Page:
We will have to narrow down the question in order to answer it, but we will narrow it down a tiny bit less than in the very thorough answer by Arturo Magidin.

Let's decide that the domain consists of the non-negative reals. In order for the answer $x^p$ to make sense, we cannot have the codomain be $(0,\infty)$, we must at least insist on $[0,\infty)$. (After all, we are told that the functional equation holds for $x,y \ge 0$.)

Thus the functional equation admits the solution $f$ identically equal to $0$.

Assume that the codomain of $f$ is the reals. By putting $x=y=\sqrt{t}$, we can see that $f(t)=(f(\sqrt{t}))^2$, so $f(t)$ is always $\ge 0$.

Suppose that there is a non-zero $a$ such that $f(a)=0$. Then from the functional equation, we find that $f(x)=f(a)f(x/a)=0$, and therefore $f$ is identically $0$.

Thus from now on we can confine attention to functions $f$ such that $f(x)>0$ when $x>0$. It follows that for $x>0$, we can take logarithms freely and proceed along the lines suggested in the hint.

When looking at functional equations, particularly in a contest setting, it is useful to identify $f(0)$. From the fact that $f(0)=(f(0))^2$, we see that $f(0)=0$ or $f(0)=1$. But if $f(0)=1$, then from $f(0 \cdot x)=f(0)f(x)$ we conclude that $f(x)=1$. Thus apart from the case $f$ identically equal to $1$, which is presumably covered by the case $p=0$ of the answer, we can take $f(0)=0$.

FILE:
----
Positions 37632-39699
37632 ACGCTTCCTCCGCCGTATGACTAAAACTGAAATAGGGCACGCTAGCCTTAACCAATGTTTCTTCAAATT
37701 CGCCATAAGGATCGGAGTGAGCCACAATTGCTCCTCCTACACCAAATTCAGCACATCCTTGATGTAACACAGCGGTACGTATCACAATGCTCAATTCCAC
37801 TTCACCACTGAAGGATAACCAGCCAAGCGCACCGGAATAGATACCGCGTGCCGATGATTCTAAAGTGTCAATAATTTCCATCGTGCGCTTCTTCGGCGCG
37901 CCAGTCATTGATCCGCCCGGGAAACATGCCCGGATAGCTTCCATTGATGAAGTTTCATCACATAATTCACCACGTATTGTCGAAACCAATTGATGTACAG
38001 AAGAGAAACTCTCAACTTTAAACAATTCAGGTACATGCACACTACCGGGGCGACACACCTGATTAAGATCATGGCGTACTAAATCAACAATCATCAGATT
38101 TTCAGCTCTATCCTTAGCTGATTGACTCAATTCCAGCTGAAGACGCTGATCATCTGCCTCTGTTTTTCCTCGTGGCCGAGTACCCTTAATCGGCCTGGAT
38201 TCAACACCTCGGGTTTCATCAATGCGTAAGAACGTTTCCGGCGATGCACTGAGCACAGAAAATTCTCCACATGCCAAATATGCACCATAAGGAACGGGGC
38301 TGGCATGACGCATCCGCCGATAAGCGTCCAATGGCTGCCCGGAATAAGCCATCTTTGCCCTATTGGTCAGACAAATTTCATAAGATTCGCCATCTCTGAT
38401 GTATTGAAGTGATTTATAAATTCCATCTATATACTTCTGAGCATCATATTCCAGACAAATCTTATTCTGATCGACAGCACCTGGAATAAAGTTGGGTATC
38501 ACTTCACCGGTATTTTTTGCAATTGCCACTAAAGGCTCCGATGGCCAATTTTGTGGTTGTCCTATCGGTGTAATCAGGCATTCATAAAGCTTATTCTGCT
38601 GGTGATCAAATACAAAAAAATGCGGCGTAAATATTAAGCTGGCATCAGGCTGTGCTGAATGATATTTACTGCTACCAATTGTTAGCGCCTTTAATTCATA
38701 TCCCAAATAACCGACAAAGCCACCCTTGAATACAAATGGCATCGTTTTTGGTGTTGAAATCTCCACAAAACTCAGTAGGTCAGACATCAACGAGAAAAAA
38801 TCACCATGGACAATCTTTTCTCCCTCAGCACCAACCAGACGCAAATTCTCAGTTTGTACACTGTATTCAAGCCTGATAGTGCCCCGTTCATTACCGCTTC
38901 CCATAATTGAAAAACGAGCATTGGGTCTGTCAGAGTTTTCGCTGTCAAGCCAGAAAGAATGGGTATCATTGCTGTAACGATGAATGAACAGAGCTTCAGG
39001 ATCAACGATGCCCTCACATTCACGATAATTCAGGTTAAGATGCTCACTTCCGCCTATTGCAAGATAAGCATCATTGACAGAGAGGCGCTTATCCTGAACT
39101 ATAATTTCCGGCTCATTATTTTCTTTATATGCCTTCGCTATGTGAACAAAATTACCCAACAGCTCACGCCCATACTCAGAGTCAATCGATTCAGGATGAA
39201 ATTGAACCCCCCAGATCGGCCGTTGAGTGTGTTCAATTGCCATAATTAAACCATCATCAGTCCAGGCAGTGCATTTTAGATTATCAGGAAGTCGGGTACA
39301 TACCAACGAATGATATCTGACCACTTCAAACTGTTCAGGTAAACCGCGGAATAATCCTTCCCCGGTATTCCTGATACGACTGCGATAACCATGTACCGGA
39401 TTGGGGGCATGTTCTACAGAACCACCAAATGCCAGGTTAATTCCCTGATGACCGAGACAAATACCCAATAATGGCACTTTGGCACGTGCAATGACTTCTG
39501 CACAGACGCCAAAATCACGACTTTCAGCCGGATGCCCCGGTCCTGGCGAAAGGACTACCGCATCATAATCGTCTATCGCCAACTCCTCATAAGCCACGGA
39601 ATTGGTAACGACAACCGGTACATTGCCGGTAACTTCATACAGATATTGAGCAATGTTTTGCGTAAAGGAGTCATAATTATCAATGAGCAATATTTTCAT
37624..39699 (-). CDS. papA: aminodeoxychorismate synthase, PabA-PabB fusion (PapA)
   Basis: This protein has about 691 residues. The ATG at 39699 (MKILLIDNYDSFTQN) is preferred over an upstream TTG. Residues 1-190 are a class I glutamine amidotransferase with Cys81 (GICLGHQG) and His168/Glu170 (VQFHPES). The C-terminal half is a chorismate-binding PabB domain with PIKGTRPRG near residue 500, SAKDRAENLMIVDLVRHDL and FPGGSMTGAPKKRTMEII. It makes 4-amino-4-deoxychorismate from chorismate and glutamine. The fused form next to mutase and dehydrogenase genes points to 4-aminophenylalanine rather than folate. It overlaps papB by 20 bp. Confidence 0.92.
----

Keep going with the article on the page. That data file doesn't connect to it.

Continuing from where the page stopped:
Note however that if we forget about continuity, the answer $f(0)=0$, $f(x)=1$ if $x \ne 0$ is perfectly fine. And forgetting about continuity, at least at $0$, has certain advantages. For instance, in the solution by Arturo Magidin, the question of whether $\ln(f(e))$ can be negative is not directly addressed. The answer is that if we specify continuity for $x>0$, but not necessarily at $0$, then $\ln(f(e))$ can be negative.

The conclusion is that the full list of functions that are continuous for $x>0$, but not necessarily at $0$, and that satisfy the functional equation, consists of the following functions.

$1$. The identically $0$ function and the identically $1$ function.

$2$. The function which is $0$ at $0$ and $1$ elsewhere.